A HAL (Hardware Abstraction Layer) enables mapping of character mode devices to the three (3) virtual TU-ART serial devices

  • the TU-ART device mapping configuration is loaded and reported to the debug console (UART0/USB) when the Cromemco Z-1 is started/powered-on
  • the TU-ART device mapping configuration is also displayed in the SYS: virtual device on the desktop UI
  • when no TU-ART device mapping configuration is specified, a standard configuration is the default, and reported as follows:
TU-ART Devices

the purpose of the HAL is to:

  • simplify the addition of new character mode devices in future eg. additional hardware UART; network sockets; additional telnet listeners; new virtual peripherals on the desktop UI
  • enable the user to assign specific devices to each of the three (3) virtual TU-ART serial ports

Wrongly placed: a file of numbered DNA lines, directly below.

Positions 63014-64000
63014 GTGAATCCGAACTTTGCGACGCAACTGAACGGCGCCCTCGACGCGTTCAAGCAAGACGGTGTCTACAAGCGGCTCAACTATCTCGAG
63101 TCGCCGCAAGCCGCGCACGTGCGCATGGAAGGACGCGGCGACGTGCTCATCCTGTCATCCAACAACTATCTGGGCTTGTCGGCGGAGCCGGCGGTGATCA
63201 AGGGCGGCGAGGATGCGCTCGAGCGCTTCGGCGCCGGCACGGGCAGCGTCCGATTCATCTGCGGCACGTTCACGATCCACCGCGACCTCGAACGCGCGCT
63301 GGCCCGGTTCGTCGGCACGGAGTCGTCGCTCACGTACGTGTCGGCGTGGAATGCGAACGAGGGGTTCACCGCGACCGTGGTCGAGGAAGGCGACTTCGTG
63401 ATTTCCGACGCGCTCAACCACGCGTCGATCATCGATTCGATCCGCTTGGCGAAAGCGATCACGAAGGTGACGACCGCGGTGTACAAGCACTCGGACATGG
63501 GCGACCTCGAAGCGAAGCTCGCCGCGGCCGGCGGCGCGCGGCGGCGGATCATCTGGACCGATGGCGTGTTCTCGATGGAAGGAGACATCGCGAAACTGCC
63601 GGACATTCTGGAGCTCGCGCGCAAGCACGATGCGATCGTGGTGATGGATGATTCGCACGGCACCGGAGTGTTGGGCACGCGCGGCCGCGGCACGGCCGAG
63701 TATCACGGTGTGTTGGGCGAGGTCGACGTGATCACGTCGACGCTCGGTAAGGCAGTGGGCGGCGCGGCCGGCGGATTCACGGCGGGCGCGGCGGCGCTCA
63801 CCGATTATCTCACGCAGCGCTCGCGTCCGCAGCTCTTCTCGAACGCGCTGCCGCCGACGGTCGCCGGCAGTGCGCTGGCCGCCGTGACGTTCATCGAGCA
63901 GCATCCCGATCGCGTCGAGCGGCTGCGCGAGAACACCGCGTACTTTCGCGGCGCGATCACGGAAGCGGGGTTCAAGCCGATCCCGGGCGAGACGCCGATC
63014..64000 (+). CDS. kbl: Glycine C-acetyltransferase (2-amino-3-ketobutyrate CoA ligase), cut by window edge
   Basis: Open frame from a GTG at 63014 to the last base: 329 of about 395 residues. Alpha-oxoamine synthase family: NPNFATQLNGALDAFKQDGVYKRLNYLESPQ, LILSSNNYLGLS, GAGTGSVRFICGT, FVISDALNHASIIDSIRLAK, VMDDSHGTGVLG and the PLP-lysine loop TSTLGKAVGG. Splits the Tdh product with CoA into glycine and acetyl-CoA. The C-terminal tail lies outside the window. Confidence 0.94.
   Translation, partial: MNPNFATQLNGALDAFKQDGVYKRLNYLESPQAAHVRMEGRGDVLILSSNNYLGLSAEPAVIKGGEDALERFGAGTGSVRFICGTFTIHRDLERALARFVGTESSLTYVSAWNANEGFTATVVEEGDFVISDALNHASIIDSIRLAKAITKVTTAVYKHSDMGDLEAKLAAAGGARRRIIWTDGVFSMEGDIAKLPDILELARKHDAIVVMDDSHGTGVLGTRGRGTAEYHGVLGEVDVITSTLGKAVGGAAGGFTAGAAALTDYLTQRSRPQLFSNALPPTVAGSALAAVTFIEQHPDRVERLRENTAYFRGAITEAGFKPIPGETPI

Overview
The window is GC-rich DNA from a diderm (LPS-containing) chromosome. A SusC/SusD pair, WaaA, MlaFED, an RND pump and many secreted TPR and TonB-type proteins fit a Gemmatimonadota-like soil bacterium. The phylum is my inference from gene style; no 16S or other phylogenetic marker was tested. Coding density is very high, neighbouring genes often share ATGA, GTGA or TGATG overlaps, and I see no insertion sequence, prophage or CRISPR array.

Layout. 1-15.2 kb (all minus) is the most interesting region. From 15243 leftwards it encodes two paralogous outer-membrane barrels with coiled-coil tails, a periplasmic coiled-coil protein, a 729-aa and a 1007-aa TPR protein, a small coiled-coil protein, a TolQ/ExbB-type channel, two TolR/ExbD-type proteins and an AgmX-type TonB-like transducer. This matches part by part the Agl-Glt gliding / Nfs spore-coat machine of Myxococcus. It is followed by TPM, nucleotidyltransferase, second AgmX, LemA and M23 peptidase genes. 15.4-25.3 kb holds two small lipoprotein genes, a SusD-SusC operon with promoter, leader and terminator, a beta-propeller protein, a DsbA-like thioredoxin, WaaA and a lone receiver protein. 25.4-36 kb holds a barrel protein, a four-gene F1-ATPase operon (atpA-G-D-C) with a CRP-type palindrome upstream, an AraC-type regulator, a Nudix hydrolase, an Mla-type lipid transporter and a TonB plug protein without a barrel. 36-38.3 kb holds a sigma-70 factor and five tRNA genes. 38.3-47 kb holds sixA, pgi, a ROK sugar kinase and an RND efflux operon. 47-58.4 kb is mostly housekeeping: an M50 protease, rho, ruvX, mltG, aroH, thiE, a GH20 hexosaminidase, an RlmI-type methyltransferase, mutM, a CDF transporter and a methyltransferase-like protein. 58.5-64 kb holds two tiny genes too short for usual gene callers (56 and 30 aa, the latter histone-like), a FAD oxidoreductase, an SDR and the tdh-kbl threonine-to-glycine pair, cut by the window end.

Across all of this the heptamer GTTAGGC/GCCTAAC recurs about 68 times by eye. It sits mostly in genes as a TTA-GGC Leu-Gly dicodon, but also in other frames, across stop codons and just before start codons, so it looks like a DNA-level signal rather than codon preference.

• details of configuring the TU-ART device mapping will be published soon

# Modem initialization string

This string will be processed by the 'AT' Modem when it is initialised and reset (ie. with the command ATZ)

For example, to initialize the modem for:

  • auto-answer after 1 ring (ATS0=1)
  • enable telnet protocol (ATS15=1)
  • enable answer mode (ie. listen) in "daemon" mode (AT&A1)
  • with the commands concatenated into a single command string ATS0=1S15=1&A1

add the following line:

#Modem initialization string

# System.conf file

The system.conf file is located on the microSD card with the path /cromemco/conf/system.conf


Some settings in this file are legacy, maintained for source code compatibility with the Z80PACK, cromemcosim machine. Only the parameters documented here have any effect on the Cromemco Z-1.